The War Over J.C. Penney
Penney himself was broken by the 1929 stock market crash, according to his Wikipedia biography, but he remained active after losing control of the company, reportedly even teaching a young trainee named Sam Walton on how to wrap packages with a minimum amount of ribbon in Des Moines, Iowa, in 1946.
Instead of pushing that image of frugality, Ron Johnson, the man chosen for the CEO's chair by hedge fund manager Bill Ackman at the end of 2011, tried to re-make it as a high-end, high tech "experience." He wanted to end sales, to turn the stores into a series of branded shops, and to have cashiers walk around the stores carrying iPads for instant check-out.
He broke the company instead. Sales fell by nearly one-third, year over year, and $1 in every 10 went to losses.
Today, J.C. Penney
That Experian story may have been something of a head fake. It was talking only about online sales, not in-store sales. But you have to also wonder about the origins of the CIT report, which seemed aimed at tanking the stock. To an extent, this is also about Ackman of Pershing Square Capital Management, who is fighting a rear-guard action on behalf of his Herbalife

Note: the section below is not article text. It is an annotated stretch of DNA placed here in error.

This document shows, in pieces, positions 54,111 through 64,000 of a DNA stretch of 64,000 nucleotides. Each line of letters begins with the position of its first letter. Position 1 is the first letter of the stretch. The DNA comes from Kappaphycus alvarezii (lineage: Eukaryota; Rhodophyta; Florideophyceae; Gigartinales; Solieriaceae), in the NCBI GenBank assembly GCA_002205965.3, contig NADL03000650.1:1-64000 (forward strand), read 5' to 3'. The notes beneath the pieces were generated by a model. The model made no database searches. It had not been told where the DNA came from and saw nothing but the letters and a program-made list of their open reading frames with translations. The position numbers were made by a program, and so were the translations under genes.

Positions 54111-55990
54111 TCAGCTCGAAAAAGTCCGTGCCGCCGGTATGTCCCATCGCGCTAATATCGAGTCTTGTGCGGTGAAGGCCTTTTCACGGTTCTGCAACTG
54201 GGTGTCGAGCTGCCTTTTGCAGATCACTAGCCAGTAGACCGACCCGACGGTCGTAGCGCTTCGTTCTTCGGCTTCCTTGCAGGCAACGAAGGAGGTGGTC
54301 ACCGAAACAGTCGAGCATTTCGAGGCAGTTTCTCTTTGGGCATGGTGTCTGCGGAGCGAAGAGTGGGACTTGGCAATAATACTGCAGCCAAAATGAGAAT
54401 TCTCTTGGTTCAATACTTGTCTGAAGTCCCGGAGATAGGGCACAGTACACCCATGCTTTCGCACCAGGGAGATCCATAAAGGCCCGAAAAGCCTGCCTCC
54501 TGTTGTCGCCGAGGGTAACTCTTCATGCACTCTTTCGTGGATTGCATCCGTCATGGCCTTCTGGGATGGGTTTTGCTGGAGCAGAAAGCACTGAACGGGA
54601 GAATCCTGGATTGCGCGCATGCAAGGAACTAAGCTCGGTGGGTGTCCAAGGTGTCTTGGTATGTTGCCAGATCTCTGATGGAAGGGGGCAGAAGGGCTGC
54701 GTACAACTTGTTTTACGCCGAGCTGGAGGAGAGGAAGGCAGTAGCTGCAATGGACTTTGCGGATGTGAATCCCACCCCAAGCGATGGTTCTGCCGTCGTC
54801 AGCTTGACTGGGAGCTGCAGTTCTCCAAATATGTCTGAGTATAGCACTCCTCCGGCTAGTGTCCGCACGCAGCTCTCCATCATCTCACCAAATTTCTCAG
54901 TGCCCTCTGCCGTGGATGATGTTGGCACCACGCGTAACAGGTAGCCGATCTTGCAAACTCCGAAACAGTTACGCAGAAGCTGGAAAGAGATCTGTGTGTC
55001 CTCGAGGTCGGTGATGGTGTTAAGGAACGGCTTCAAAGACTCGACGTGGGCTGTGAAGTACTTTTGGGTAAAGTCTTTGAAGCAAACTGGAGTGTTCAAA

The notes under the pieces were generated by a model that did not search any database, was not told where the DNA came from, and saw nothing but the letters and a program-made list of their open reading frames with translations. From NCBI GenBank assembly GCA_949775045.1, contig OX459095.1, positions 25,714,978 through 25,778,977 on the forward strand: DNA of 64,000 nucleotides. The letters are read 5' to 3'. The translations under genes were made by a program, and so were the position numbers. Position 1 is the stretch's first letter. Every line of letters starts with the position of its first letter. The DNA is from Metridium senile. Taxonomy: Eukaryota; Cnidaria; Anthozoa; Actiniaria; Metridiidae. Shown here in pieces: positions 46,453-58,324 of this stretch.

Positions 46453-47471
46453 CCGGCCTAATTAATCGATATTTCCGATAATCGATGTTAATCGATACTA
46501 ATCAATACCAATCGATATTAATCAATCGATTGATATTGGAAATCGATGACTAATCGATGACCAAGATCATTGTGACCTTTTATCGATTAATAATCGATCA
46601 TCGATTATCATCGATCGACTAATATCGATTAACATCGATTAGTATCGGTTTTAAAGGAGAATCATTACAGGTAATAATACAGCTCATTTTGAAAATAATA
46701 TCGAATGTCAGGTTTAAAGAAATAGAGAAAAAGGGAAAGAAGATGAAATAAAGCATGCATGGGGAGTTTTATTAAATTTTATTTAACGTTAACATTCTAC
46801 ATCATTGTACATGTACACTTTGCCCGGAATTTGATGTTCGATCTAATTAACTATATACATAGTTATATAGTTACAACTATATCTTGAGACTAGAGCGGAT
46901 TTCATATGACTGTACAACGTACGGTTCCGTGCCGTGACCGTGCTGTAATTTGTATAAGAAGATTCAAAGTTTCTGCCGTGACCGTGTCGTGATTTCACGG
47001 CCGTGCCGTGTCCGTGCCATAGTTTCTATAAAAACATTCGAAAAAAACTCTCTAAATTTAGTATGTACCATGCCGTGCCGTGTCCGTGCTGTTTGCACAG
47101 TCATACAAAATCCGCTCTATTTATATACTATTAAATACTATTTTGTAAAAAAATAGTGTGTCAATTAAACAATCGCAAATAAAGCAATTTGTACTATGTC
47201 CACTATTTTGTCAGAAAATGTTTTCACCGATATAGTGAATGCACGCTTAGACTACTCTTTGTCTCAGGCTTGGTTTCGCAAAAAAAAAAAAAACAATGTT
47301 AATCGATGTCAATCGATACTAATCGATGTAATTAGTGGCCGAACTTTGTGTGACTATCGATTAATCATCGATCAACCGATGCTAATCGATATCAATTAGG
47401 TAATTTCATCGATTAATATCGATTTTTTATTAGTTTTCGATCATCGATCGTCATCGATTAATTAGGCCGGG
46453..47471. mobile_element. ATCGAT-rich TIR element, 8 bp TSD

Somewhat lost amid all this is Mike Ullman, the former JCPenney CEO who was rehired in April to try and clean up the mess Johnson left behind. Ullman quickly brought back the old Penney mainstays, like sales and coupons, and went right to work on the financing problem.